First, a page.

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Edited by The Nonproliferation Review, a refereed journal concerned with the spread of nuclear, chemical, biological, and conventional weapons.
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The Arab Awakening and Regional Security

How will the unprecedented political changes sweeping through the Arab world affect states' regional and international security policies?
By Nabil Fahmy   •   14 June 2012

The last eighteen months have seen the four longest serving Arab leaders in Tunisia, Libya, Egypt, and Yemen exit the political scene after almost 150 collective years in power. Even more striking is that the winds of change continue to blow—albeit with variable strength and results—throughout the entire Arab world, from Morocco on the Atlantic Ocean to Oman on the Arabian Sea.

Today, with so many variables in flux, it remains much too early to judge the exact consequence of these historic events, even in countries where regimes have already been toppled. The significance of these developments for political orientation, international security, and the evolving nature of emerging domestic political systems will continue to mature as local constituencies assert themselves and become policy stakeholders. These constituencies will no longer lie dormant. Instead, it is self-evident that they will increasingly seek to play a part in the management of foreign affairs, including policies on regional and international security issues. Yet, domestic issues will continue to dominate the conversation in the short term as these Arab states struggle with the challenges of political transition.

In fact, foreign policy issues have driven none of the changes to date. However, as time passes, issues of external significance will take on ever greater importance in domestic debates, a phenomenon that may well be hastened or exaggerated by tensions in Israel-Palestine, the escalating violence in Syria, and the continuing debate over Iran's nuclear activities.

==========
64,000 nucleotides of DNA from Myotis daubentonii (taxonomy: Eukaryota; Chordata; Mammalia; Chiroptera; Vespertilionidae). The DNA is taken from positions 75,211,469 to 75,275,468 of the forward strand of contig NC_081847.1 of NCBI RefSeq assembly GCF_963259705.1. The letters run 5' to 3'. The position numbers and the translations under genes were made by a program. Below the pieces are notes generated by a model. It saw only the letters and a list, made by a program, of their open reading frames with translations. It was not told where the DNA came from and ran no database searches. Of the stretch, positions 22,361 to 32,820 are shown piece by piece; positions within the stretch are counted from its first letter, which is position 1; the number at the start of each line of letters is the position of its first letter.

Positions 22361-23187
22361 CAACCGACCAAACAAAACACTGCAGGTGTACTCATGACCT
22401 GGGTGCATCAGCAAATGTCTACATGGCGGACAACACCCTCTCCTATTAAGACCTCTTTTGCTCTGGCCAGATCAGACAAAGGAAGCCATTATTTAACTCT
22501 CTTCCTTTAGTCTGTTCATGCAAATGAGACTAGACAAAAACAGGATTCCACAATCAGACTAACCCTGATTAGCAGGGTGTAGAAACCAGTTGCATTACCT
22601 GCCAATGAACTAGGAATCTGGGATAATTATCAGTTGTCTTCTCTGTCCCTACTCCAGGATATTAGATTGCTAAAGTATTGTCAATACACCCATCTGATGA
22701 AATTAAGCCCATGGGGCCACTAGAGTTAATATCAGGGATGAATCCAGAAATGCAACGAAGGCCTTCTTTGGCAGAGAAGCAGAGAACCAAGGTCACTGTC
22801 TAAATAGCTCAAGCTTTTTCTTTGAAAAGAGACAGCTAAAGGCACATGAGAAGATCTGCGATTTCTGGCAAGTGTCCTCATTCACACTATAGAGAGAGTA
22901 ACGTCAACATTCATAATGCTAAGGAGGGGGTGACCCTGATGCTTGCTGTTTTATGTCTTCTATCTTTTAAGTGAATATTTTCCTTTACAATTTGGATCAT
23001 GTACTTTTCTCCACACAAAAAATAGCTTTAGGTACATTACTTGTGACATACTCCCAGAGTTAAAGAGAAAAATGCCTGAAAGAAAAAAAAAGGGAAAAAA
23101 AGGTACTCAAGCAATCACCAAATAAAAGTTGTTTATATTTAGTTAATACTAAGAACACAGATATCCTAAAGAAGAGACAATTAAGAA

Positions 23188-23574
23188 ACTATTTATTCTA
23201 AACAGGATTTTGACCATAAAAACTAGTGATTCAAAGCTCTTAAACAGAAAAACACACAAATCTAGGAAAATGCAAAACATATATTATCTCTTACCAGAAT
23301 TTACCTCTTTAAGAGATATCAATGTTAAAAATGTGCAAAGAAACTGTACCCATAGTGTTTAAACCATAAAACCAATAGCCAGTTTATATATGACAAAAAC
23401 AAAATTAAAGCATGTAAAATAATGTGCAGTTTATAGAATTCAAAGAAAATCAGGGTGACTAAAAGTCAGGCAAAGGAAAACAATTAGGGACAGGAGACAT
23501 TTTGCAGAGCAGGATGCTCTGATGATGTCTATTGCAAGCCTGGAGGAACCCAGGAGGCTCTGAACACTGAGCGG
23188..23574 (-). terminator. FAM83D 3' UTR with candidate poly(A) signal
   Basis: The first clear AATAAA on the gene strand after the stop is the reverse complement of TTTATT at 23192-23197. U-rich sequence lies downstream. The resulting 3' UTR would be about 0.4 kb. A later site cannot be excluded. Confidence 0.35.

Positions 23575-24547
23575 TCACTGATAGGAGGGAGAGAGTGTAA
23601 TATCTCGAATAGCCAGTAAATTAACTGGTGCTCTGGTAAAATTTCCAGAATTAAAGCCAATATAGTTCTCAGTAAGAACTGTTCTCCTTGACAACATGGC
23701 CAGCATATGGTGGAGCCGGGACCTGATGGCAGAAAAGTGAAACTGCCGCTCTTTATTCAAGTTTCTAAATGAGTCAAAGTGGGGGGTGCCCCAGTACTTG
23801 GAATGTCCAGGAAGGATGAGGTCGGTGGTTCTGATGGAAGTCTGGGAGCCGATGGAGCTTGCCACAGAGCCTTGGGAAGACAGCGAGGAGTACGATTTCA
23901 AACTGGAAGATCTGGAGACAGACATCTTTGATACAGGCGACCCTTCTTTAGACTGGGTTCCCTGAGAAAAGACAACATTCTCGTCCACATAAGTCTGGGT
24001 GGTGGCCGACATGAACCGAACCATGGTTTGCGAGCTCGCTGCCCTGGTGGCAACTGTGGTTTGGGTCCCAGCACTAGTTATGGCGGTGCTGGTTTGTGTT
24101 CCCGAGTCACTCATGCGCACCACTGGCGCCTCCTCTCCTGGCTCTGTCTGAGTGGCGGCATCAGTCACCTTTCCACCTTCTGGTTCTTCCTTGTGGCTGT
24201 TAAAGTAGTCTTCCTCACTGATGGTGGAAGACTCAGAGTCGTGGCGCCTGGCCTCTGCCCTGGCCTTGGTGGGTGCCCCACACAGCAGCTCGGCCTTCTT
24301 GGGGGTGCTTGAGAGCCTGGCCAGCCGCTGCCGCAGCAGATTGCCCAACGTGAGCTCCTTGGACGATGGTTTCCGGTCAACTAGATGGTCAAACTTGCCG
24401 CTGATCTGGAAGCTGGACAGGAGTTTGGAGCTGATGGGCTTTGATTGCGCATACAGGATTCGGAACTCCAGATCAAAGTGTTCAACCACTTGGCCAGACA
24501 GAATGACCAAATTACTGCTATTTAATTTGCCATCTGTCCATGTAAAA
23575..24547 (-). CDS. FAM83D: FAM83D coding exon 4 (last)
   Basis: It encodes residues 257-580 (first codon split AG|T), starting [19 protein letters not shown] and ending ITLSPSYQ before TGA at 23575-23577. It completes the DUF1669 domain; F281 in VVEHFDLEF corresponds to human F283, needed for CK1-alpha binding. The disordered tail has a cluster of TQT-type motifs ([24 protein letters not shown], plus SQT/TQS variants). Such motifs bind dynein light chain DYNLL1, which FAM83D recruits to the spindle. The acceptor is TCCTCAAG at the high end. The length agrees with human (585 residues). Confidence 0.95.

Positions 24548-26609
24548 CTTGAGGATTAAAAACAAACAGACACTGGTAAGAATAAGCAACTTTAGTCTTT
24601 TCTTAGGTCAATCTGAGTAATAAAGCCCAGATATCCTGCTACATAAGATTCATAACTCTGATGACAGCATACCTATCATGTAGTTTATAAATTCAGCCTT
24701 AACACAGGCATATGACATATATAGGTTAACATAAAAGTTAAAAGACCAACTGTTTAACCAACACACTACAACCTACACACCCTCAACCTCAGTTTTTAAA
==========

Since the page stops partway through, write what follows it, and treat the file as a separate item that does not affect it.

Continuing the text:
As events in the Middle East unfold, there will be much to fuel these debates. The strategic vacuum left by volatility in the region may well tempt non-Arab regional players such as Israel, Iran, or even Turkey to seek to expand their regional influence. Iran in particular has already shown increased assertiveness through high-level visits to the islands of Tomb al Kobra and Tomb al Soghra (known in the west as the Greater and Lesser Tunbs), which the United Arab Emirates considers its own. For its part, Israel may seek to preempt any potentially ambitious attempt by a second-term Obama administration to reactivate the peace process or counter the threat of Palestinian reconciliation by enacting its own unilateral measures in the occupied West Bank. And there remains a very real possibility that ongoing nuclear talks with Iran will fail, or that the world's distraction with the U.S. presidential election could entice Israel to engage in military strikes on Iranian nuclear facilities. Any and all of these scenarios could easily spark public uproar in parts of the Arab world and set off a political chain reaction with serious international and regional security implications.